An interesting skin tip attachment system on the skis consists of a hole placed in the tip of the ski and a specific skin tip clip that slots into them. Fischer makes a precut matching skin for this ski with the special tip, but I am using a Contour Hybrid skin with the special tip clips installed. (You can find the tip clips for sale separately.)
Hitting the Snow
When the skis arrived, I was impressed with their curb appeal. Snazzy graphics, obvious attention to detail with easy-to-use mounting marks, an excellent tune, and low weight had me excited to get them on snow.
Once mounted and with the contour skins attached with the special tip clip, the total package weight was 1669g per foot: impressive.
For my first outing on the skis, I headed out to scout the course for an underground ski race I am associated with near Mt. Bachelor. The course represented the type of skiing I intend to do with these skis: a combination of big vert, long, low-angle sections, and steep descents with variable snow conditions.
Immediately out of the parking lot, I was impressed with the ease of touring. Shedding 400g per foot from my usual setup was striking. After about 40 minutes of skinning, we reached our first transition and looked out across our intended route. Switching to descent mode was so normal I forgot about the unusual ski tip system until our next transition. Although very functional, the tip clip system has little to no discernable advantage over a traditional tip loop that I can find. It could save a few grams.
The first few turns into consequential terrain are always nerve-wracking, especially on unknown gear. After a few careful turns sussing the skis out, I started to open them up and quickly gained confidence in their edge hold, stability, and forgivingness. Previous forays on light skis gave me little to revel in on the descents, always feeling way too stiff and simultaneously extremely underpowered.
The Fischers, on the other hand, were quite forgiving and easygoing. After very little time, I was skiing any way I liked on them, still within reason for this style of ski, but pretty much uninhibited in comparison.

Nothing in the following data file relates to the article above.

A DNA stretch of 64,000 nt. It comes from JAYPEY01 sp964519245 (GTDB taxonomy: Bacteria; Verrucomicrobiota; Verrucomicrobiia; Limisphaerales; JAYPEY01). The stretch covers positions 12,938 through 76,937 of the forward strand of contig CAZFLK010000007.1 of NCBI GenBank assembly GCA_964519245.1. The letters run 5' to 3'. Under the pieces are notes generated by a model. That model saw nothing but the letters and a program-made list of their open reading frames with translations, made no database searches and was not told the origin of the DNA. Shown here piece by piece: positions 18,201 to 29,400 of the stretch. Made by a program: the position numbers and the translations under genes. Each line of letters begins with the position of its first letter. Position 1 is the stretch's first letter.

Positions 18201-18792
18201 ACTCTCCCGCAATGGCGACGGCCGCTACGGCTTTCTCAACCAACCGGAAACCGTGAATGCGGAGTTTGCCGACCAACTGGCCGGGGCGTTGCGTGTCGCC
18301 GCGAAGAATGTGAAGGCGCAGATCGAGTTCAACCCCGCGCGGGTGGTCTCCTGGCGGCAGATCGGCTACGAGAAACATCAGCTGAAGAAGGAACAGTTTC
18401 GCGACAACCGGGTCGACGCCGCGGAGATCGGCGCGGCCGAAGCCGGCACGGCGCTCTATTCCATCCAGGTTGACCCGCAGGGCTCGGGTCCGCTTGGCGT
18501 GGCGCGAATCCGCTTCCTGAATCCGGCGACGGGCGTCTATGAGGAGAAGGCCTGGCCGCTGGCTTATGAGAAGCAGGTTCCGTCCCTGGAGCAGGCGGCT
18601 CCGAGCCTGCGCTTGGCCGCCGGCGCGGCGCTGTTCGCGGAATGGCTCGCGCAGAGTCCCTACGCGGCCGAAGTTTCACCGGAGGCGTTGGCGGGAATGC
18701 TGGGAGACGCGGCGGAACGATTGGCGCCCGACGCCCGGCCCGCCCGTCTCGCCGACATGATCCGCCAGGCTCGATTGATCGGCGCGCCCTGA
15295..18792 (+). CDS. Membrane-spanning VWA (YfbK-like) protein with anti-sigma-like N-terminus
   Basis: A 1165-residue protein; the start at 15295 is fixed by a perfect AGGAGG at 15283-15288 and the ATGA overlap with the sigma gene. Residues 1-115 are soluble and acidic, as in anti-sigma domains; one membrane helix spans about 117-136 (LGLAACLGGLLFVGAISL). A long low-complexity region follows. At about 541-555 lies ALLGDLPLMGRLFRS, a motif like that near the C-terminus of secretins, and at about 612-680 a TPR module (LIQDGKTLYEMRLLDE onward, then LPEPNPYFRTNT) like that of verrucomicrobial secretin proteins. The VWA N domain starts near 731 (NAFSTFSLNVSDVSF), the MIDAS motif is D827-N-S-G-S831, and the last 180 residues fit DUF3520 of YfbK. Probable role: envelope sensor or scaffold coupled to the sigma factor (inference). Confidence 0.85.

Over the course of our five-hour traverse, I warmed up to the whole new package. At the start of the day, we were skiing pretty nice preserved pow on the north aspects, with some firm but cold windboard mixed in. As the day progressed, we got into a few pretty scoured icy chutes, breakable crust, and finally, some of my favorite, the fabled hot pow.
Through it all, the Transalp 86 Carbon remained intuitive and easy to ski. After so many disappointing first dates with other light skinny skis, it was a pleasant surprise to find a light ski that kept my attention when things got more intimate and demanding. I could ski the Transalp 86 Carbon like I wanted to, rather than the ski dictating my turns.
Deep Spring and Closing it Out
Over the next two months, our spring ski season began in earnest, and the Fischers became my go-to for long days chasing volcano summits in the Oregon Cascades. After repeated thrashings dragging the skis through thickets of brush, up ridgelines, and down creamy (or sometimes heinous) corn, I am left satisfied and impressed. I only occasionally wanted more ski under my feet on the descents, and their lightweight was always a welcome presence on foot or pack during the extended approaches and exits we tend to find in the Cascades. Finally, I have found a ski that performs on the DH as I’d hoped it could but gives the legs and shoulders the ethereal feel of a light, mountaineering ski.